What I Remember:
I read this book long before I ever saw the movie. My dad brought this comic home from work at Columbia Pictures. He also had an awesome Total Recall t-shirt with the kickass tag line of, “They Stole his mind. He wants it back!” on the back. Anyway the book came home but the movie was Rated R, so my mom prevented me from seeing it until I was a little older, yet I read the comic over and over.
"Total Recall: Movie Special #1"
The Carolco Film:
Starring: Arnold Schwarzenegger
Directed by: Paul Verhoeven
Produced by: Buzz Feitzshans & Ronald Shusett
Screenplay by: Ronald Shusett &Dan O’Bannon &Jon Povill
Inspired by the short story: “We Can Remember It For You Wholesale” by Philip K. Dick
The DC Comics Adaptation
Writer: Elliot S. Maggin
Illustrated by Tom Lyle
Colorist: Lovern Kindzierski
Letterer: Bob Pinaha
Editor: Robert Greenberger
Publisher: DC Comics
Publication Date: 1990
Cover Price: $2.95
Re-Collection Price: $1.75
I’m not going to bore you with the play-by-play of a 26 year-old movie. Douglas Quaid wants finds himself dreaming of Mars and wants to travel there but his idea is shot down by his wife. He sets up an appointment with a company called Rekall that implants memories, in order to get the vacation of his dreams. While the memories are being implanted it’s discovered that Quaid already has been to Mars.
He then finds himself hunted by the men who erased those martian memories from his mind, while trying to learn what they wanted him to forget!
In the Sci-Fi classic we’re treated to mutants, three-breasted hookers and the mutant rebel, Kuato.
Quaid gets his mind wiped, runs around with a towel turban and even pulls a tracking device out of his nose. There’s a subway chase, Johnnycabs and a fully created world of Mars world full of distinct, unique characters.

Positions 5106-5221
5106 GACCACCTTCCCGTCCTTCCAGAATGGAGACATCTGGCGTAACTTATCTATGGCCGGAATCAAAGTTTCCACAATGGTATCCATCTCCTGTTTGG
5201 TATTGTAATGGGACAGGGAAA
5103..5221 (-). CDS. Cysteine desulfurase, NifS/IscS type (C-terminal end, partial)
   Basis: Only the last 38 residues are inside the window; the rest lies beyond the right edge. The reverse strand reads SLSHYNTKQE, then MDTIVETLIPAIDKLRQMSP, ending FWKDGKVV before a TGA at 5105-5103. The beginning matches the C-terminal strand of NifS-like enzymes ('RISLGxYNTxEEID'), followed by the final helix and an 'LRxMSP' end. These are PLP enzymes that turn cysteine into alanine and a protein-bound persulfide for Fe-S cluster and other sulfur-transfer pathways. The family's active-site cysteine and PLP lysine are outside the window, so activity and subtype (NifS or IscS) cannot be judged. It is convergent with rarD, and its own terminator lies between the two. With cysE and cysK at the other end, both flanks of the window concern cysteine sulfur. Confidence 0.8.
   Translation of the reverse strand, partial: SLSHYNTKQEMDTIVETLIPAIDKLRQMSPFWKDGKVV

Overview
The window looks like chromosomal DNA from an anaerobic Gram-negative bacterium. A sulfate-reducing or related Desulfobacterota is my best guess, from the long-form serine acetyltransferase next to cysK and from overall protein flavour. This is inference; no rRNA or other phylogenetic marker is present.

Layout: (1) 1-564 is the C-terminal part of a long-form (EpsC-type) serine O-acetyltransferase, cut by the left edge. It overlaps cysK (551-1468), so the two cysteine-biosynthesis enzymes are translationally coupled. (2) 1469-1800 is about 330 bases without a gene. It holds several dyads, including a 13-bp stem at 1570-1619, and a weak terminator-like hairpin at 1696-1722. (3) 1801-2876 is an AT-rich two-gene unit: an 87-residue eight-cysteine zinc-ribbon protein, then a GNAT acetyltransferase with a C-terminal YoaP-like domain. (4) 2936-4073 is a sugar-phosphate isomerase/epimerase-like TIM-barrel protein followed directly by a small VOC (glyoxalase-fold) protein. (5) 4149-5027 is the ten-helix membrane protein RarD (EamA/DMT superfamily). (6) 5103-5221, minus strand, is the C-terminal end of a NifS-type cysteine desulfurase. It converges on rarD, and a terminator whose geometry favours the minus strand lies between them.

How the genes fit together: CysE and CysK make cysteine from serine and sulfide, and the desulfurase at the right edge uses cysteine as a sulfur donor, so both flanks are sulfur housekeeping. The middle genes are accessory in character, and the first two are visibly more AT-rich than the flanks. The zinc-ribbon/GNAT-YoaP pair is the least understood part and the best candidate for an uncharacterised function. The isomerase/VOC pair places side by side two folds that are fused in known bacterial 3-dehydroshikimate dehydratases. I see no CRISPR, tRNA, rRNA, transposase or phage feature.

If you haven’t seen Total Recall, watch it now, it’s on the Starz app.
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This book doesn’t add anything unique to the story of Total Recall. It’s faithful to the film and looks like they at least saw a cut of the film before working on the comic but it doesn’t offer an unique take or even do some of the visual effects justice.
Take the x-ray scene, where Quaid forgets he’s carrying a weapon and sets off the x-ray detector(where the film predicts today’s TSA) and bursts through the x-ray machine. In the film it’s a great sequence showing great special effects, for 1990, this was groundbreaking and visually interesting:
But in the comic, it’s not that special. You would think that this would warrant a splash page or even a two-page spread, but it doesn’t. It’s just there.
Maybe it’s a space issue, if they had to cram a 2-hour movie into one oversized comic, some artistic expression is going to be lost, just because there’s no space to do it.
The book also greatly shortens the final sequence and removes a lot of drama from it. Take a look at the film version:
And now check out the comic:
It’s not the same is it? That’s it with this book, it’s just not the same as the movie.
We revisit Clark Kent’s college days and his romance with a mermaid? It’s Superman #12 by John Byrne and Karl Kesel! See you next week!